BYU football coach LaVell Edwards, right, greets Utah coach Ron McBride before the game at Rice Eccles Stadium at the University of Utah on Friday, Nov. 24, 2000. As BYU prepares to enter the Big 12 Saturday, some point to Edwards’ desire for BYU to “have a seat at the table” as one of the reasons BYU finally reached this point.

Johanna Kirk, Deseret News

“I think the idea hatched long before I got here,” said Holmoe, who became BYU’s AD in 2005.

“This day is not like, ‘Hey, we made it.’ This day is to say, ‘Hey, it took a long time and there are a lot of people to thank.’ It is a cumulative effort,” Holmoe said. “So that is what this week is, to make everybody feel a part of it, including fans, and supporters, our sponsors and our donors. It is like, ‘Cougar Nation, here we go.’”

Holmoe continued: “I am not one to dwell on (accomplishments). It is not about what we did. It is now, OK, here we go. Now is the time to play. It has been 40 years, 50 years, whatever the timeframe is. It took all these years, and to everybody that contributed, ‘You are still in it. Let’s go.’”

Former athletic directors Elaine Michaelis, Rondo Fehlberg and Val Hale and former BYU presidents Cecil O. Samuelson and Kevin J Worthen will also attend; a “BIG countdown” is scheduled Friday night at 11:30 p.m. at the SAB Practice Field.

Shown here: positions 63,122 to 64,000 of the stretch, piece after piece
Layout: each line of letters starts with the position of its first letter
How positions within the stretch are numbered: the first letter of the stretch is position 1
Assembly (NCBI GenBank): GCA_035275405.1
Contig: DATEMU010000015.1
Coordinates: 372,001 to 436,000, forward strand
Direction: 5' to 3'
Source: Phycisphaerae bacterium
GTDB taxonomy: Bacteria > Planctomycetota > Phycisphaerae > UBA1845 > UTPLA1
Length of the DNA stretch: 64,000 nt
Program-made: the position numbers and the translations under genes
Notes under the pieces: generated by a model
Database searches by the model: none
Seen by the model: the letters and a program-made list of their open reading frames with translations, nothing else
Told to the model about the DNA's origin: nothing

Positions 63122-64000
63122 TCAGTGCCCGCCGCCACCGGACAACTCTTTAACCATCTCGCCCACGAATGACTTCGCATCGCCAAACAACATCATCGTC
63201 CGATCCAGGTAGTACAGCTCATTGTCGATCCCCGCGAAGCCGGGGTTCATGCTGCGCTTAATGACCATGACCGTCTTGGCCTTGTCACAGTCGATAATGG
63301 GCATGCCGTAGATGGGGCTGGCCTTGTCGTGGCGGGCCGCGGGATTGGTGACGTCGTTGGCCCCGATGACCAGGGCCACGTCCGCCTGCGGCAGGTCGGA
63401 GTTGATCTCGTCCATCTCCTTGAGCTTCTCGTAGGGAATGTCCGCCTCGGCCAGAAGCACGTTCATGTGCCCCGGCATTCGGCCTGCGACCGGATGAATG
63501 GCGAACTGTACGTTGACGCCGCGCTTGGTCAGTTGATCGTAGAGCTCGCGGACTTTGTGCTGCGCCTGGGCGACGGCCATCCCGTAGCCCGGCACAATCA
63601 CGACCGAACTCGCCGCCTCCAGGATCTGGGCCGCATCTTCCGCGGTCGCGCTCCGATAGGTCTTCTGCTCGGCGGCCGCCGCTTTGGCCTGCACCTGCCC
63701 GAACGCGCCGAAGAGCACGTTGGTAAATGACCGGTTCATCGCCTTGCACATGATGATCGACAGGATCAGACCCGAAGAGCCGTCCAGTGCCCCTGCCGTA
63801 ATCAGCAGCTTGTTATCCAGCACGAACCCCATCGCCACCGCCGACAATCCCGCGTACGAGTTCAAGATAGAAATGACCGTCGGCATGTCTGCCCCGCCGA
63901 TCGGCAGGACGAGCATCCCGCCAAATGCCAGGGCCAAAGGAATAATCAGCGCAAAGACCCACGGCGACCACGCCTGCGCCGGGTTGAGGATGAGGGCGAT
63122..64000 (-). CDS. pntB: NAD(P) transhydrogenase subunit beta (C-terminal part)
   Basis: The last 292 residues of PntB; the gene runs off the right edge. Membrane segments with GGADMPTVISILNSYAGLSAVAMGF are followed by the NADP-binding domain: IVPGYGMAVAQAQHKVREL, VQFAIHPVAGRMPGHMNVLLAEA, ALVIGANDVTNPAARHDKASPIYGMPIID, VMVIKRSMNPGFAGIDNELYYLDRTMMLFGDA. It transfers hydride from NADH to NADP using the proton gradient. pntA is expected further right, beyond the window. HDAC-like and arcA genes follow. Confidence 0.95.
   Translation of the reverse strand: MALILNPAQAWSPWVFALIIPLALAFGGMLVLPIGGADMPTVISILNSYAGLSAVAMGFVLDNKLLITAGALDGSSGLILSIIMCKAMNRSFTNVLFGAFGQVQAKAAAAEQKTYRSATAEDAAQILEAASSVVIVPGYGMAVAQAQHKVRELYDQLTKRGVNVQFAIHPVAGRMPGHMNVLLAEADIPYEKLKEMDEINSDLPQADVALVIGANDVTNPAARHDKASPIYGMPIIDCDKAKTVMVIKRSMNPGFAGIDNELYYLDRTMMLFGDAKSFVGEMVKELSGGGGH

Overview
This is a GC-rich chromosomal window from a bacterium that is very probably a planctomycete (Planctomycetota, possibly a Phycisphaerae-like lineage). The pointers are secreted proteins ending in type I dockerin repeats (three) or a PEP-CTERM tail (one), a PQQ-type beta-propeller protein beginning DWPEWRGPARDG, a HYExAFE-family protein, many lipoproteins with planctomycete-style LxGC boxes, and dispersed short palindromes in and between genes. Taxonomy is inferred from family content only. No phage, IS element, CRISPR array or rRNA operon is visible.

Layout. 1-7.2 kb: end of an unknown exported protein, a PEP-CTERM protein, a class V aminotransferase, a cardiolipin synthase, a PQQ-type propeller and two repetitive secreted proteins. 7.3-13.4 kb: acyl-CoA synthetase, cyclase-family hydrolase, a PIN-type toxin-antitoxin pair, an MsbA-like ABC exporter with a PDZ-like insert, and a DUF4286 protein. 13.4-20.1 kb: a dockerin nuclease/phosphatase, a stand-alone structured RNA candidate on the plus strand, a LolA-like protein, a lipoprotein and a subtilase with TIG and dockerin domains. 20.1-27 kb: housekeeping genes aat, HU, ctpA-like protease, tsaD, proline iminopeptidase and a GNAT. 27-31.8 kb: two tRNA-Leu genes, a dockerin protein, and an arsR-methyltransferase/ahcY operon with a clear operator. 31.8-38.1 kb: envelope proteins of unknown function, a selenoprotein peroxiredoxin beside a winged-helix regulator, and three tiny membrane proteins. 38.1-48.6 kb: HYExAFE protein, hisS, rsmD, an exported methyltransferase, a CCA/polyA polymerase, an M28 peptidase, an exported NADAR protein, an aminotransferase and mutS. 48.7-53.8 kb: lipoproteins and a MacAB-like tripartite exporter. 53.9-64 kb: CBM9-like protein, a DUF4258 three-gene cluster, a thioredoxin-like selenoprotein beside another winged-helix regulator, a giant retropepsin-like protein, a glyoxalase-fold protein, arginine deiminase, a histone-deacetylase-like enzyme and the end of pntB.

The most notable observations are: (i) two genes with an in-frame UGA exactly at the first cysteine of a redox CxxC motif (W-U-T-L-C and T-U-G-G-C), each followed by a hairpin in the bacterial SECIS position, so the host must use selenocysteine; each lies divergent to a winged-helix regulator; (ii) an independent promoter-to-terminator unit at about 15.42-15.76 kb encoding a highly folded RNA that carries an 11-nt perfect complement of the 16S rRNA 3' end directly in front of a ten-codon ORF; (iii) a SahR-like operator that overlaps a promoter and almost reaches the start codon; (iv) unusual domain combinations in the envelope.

How did the Cougars get here? That question has been asked and answered over and over again since the invitation finally came on Sept. 10, 2021. But it is worth delving into, Holmoe said, as a way to pay tribute to the thousands and thousands of student-athletes, coaches, administrators, fans, donors and supporters who laid the groundwork for the invitation.

Holmoe’s most recent answer to that question: “I think it was stability, consistency and being able to have tremendous coaches and phenomenal athletes. You could go through all of them in all the sports. I don’t know if it was so much winning a handful of national championships, or being successful.

“I think it was more about consistency over time and making an impression on a lot of people throughout the country that BYU is a really good athletic program, and school,” he continued.

When it all began

Football, and television revenue derived from football, has driven conference realignment the past half-century, so the genesis of BYU’s drive for a bigger conference has to be traced back to Edwards, who wasn’t wildly successful his first few seasons, but gained steam and reached the pinnacle in 1984 when BYU won the national championship in football.

Hale, who was BYU’s athletic director from 1999 to 2004 after serving for years in marketing and media relations for the Provo school, told the Deseret News in 2010 before BYU became independent in football that the Cougars made a “quiet run” for Pac-10 membership in the early 1990s while they were dominating the Western Athletic Conference.